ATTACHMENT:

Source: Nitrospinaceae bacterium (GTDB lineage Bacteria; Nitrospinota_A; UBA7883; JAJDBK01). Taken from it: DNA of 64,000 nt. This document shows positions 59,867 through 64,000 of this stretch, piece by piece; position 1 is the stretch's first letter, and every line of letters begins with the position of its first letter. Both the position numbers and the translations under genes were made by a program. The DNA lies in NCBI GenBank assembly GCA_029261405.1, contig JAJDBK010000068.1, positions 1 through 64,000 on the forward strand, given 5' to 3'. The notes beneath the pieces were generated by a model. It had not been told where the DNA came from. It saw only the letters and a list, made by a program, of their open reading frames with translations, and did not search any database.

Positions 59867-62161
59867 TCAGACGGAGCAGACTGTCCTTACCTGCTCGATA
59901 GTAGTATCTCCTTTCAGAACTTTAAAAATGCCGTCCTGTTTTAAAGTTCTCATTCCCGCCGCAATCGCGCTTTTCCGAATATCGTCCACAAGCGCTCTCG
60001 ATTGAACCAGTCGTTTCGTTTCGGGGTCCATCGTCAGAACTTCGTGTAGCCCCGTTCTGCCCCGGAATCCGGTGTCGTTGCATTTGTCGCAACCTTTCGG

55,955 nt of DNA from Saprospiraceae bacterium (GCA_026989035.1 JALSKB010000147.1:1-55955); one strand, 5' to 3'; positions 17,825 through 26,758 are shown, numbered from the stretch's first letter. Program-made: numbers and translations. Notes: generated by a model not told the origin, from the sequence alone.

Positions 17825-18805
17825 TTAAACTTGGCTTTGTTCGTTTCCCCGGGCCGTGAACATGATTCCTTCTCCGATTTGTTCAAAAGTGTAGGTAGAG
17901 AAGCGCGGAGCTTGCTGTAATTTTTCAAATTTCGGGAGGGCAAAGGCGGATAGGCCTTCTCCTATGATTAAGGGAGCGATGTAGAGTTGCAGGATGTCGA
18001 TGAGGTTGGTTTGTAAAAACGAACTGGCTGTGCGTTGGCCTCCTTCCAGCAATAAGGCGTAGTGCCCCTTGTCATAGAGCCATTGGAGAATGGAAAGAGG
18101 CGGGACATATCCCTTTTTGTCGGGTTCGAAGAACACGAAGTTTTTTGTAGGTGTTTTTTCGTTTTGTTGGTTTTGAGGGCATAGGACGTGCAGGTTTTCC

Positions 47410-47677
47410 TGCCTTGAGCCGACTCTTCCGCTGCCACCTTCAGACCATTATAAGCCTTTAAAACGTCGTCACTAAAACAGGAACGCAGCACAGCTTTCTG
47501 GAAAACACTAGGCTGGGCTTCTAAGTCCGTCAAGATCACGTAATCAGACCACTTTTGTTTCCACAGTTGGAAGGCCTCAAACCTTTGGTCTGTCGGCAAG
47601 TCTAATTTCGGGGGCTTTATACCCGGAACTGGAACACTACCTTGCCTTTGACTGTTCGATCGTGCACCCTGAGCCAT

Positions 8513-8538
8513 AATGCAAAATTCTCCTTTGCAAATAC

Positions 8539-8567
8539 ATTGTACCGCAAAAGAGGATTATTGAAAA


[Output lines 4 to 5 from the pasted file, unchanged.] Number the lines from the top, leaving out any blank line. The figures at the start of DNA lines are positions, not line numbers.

59901 GTAGTATCTCCTTTCAGAACTTTAAAAATGCCGTCCTGTTTTAAAGTTCTCATTCCCGCCGCAATCGCGCTTTTCCGAATATCGTCCACAAGCGCTCTCG
60001 ATTGAACCAGTCGTTTCGTTTCGGGGTCCATCGTCAGAACTTCGTGTAGCCCCGTTCTGCCCCGGAATCCGGTGTCGTTGCATTTGTCGCAACCTTTCGG